Campus: CSU Northridge -- July 8, 2002
Junior High and High School Students Get Their Research
More than 380 junior high and high school students from the San Fernando
Valley and Los Angeles area recently got an opportunity to get their
research published with the help of Cal State Northridge's biology professor
Oppenheimer each year publishes the Journal of Student Research Abstract.
This year the journal contains 37 research abstracts in areas of Astronomy,
Comparison, Environmental Biology, Vibrate Biology and Physics.
"The journal, is, we believe, the only national journal that showcases
many student research projects in abstract form," Oppenheimer said.
"Many of the teachers whose students publish in the journal have
been trained in my National Science Foundation and Eisenhower research
experiences programs. National security depends upon producing top research
scientists. These programs and the journal begin the process of producing
research scientists at a very young age."
Gregory Zem, co-author of the journal and a science teacher at Ernest
Lawrence Middle School in Chatsworth, recently won the Distinguished
Research Award sponsored by the National Science Foundation and Eisenhower
Professional Development programs. He was recognized for implementing
high quality science research in his classes. Which translated to the
quality research his students presented at the Student Research Symposium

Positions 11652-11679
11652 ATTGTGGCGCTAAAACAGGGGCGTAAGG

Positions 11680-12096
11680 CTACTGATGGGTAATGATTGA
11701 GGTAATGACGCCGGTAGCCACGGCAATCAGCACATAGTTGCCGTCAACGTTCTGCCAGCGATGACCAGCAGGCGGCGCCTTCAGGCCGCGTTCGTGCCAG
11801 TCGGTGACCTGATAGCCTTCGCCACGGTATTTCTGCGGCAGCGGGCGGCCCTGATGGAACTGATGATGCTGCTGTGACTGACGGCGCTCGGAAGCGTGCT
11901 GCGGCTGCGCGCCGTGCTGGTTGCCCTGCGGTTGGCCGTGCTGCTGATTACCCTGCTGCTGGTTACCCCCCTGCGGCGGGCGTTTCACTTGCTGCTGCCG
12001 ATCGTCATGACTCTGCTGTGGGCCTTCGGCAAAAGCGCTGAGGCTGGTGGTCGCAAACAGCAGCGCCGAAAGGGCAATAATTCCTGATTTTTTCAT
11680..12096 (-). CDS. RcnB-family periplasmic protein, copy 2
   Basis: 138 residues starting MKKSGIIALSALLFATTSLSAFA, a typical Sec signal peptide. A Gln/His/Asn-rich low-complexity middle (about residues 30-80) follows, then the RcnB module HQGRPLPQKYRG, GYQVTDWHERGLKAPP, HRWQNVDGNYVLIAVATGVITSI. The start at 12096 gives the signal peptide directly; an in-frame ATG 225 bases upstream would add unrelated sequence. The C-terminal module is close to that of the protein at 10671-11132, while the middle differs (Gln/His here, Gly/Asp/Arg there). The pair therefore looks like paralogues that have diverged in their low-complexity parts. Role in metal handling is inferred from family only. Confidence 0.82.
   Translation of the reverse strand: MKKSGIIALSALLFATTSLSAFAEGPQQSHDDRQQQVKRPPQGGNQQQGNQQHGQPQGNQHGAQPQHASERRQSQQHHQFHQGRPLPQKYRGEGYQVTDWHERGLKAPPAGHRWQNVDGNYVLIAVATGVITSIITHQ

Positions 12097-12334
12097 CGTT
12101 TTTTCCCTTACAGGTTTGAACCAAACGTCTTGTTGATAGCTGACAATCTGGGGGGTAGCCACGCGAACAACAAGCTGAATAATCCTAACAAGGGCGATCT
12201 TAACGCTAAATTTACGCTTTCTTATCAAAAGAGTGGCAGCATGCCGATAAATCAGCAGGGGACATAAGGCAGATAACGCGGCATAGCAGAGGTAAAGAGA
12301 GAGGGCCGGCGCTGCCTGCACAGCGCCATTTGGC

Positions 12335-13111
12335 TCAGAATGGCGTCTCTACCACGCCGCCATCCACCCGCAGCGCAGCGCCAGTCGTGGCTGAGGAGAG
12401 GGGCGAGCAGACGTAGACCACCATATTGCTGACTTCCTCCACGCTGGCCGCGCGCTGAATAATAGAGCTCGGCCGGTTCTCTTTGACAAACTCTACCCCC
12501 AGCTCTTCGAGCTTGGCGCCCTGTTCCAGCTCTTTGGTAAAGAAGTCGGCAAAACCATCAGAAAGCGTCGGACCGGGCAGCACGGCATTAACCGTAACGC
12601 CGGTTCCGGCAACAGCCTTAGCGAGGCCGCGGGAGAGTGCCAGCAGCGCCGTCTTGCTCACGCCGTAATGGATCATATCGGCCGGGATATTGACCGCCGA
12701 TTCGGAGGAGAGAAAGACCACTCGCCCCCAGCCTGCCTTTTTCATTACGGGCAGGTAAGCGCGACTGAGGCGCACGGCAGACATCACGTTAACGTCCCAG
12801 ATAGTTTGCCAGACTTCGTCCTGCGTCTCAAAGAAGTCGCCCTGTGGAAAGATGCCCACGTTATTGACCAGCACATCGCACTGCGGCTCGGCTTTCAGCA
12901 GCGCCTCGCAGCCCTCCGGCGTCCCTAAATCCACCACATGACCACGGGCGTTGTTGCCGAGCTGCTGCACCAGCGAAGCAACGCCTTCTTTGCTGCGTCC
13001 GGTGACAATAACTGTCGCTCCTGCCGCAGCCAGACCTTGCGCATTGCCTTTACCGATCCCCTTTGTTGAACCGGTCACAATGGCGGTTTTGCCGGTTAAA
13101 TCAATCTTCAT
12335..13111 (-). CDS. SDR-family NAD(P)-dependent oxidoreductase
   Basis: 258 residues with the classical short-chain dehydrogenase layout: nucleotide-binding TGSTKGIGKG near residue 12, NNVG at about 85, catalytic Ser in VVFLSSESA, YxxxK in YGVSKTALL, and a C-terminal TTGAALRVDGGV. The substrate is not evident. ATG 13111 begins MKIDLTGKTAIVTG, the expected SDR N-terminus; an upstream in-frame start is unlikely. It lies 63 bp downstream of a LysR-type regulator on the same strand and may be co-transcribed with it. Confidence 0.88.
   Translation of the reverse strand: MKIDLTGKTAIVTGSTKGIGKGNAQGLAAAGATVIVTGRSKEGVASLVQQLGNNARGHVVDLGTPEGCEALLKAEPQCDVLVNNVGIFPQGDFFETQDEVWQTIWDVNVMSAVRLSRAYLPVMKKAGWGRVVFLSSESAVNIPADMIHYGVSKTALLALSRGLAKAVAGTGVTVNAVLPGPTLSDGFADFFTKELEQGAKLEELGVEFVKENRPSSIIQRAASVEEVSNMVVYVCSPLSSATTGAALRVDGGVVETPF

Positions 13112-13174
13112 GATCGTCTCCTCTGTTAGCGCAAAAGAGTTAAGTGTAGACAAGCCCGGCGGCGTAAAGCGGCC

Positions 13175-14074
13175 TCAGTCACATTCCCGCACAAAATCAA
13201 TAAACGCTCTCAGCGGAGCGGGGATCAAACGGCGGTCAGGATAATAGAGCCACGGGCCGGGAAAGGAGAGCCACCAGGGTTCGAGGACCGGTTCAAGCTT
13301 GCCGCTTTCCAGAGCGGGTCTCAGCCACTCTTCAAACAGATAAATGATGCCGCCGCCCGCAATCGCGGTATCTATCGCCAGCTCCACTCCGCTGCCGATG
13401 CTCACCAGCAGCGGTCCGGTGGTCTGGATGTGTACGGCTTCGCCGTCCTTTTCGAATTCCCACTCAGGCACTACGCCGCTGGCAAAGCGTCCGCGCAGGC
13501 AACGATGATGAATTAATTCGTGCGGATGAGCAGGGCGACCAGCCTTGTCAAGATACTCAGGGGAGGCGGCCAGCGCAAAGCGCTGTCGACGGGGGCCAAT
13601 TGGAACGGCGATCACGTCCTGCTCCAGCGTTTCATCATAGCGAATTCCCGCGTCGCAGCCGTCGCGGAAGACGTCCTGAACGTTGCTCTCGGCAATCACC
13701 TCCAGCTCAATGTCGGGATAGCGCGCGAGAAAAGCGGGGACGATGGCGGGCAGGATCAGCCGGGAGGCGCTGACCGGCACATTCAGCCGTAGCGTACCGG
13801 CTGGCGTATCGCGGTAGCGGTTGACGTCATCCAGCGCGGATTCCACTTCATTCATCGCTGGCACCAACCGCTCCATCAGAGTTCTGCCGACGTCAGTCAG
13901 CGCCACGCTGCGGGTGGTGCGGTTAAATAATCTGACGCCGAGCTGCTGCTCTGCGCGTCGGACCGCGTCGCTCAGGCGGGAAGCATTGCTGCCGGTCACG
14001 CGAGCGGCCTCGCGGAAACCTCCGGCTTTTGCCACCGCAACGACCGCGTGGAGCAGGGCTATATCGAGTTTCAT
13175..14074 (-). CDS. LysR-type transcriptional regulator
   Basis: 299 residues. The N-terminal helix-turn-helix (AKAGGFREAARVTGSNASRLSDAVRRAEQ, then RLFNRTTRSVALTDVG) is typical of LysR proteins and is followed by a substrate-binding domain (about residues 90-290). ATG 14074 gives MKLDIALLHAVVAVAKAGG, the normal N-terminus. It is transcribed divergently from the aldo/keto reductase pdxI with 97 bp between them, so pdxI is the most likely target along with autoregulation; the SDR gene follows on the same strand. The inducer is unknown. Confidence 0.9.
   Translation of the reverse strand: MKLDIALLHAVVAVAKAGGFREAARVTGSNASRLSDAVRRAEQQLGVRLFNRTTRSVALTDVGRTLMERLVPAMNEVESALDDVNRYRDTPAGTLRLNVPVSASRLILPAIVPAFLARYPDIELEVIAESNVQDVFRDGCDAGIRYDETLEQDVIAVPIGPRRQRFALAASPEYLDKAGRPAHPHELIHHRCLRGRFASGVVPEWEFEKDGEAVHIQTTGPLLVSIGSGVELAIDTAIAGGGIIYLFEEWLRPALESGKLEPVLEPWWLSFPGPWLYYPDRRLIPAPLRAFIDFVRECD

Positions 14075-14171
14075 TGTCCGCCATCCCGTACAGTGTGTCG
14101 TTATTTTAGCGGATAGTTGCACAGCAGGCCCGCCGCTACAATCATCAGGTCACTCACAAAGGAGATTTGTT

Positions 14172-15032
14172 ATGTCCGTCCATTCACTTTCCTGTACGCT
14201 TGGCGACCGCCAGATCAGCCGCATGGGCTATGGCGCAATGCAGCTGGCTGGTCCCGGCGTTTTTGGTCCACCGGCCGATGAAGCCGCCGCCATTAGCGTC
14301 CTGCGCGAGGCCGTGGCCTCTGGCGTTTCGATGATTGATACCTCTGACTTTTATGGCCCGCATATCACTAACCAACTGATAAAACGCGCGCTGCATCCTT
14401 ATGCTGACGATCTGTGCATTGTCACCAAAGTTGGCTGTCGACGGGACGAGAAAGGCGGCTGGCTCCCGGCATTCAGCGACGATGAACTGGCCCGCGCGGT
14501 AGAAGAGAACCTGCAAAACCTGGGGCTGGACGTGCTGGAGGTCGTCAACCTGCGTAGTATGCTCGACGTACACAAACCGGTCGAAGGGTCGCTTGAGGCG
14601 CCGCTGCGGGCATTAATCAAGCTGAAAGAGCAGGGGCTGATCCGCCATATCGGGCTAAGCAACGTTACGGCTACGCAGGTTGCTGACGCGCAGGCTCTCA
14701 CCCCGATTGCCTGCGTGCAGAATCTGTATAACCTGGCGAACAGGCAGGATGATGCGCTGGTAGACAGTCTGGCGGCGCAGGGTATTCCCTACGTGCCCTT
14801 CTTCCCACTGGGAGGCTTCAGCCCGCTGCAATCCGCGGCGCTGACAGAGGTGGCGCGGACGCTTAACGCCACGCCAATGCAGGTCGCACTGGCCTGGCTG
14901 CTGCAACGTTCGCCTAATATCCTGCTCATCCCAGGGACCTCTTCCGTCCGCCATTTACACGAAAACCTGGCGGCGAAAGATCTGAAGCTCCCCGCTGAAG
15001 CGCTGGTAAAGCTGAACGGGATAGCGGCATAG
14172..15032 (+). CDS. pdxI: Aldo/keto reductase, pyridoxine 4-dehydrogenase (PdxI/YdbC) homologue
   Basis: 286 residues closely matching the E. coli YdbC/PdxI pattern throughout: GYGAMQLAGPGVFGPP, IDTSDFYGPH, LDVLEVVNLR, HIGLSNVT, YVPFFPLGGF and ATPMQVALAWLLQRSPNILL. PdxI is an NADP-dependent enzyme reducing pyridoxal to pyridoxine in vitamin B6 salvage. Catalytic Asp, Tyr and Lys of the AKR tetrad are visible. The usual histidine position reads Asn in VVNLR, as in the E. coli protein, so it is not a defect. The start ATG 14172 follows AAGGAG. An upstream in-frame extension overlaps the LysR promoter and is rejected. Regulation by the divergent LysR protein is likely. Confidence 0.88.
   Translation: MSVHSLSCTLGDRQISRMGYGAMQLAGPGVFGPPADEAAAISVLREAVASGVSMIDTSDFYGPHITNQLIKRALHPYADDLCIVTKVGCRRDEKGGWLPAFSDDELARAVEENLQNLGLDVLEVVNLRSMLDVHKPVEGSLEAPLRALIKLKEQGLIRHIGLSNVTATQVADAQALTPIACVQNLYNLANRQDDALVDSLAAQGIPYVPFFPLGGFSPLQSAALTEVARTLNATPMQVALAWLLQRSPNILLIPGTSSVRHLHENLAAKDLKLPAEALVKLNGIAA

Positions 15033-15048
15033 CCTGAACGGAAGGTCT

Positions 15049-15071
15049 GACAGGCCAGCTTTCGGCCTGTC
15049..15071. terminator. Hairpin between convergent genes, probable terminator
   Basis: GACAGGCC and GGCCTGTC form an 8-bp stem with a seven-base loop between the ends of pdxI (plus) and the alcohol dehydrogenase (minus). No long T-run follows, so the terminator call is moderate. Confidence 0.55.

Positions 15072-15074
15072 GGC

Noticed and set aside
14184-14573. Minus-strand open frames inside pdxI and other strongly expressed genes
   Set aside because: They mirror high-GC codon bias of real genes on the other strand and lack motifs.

held at CSUN last month.
Among the projects in the journal is work by Sandra Madrid, Mayra Lugo,
Chantan Pom and Nandita Pal (teacher) at Robert Fulton Middle School
at Van Nuys. They did an experiment to find out whether cats' eyes glow
in the dark.
They made a model of a cat's eye by using a coffee can and covered the
top end with a piece of circular construction paper. At the center of
the paper circle, they cut an oval opening representing the pupil of
a cat's eye.
They took the model into a dark room and repeatedly to slit the paper
to represent varying pupil sizes, while shining a flashlight into the
The research group concluded that the cat's eyes do not glow in the
dark. The glow from the animal's eyes is due to the reflection of external
"The back of each cat's eyes has mirror like cells that can reflect
the light. These cells are filled with a chemical called guanine that
reflects even the smallest amount of light and plus floods the eyeball
with light, causing it to appear to glow," their report in the
K-12 science teachers can obtain a free copy of the journal by contacting
Steve Oppenheimer at (818) 677-3336 or e-mail him at email@example.com.
All other individuals can purchase a copy by sending a check for $25
payable to CSUN Foundation, Cancer Center, and sending it to: Steve
Oppenheimer, Editor, Biology Dept., California State University, Northridge,
Northridge, CA 91330-8303.
Contacts: Yvette Gonzalez or Carmen Ramos Chandler
(818) 677-2130 firstname.lastname@example.org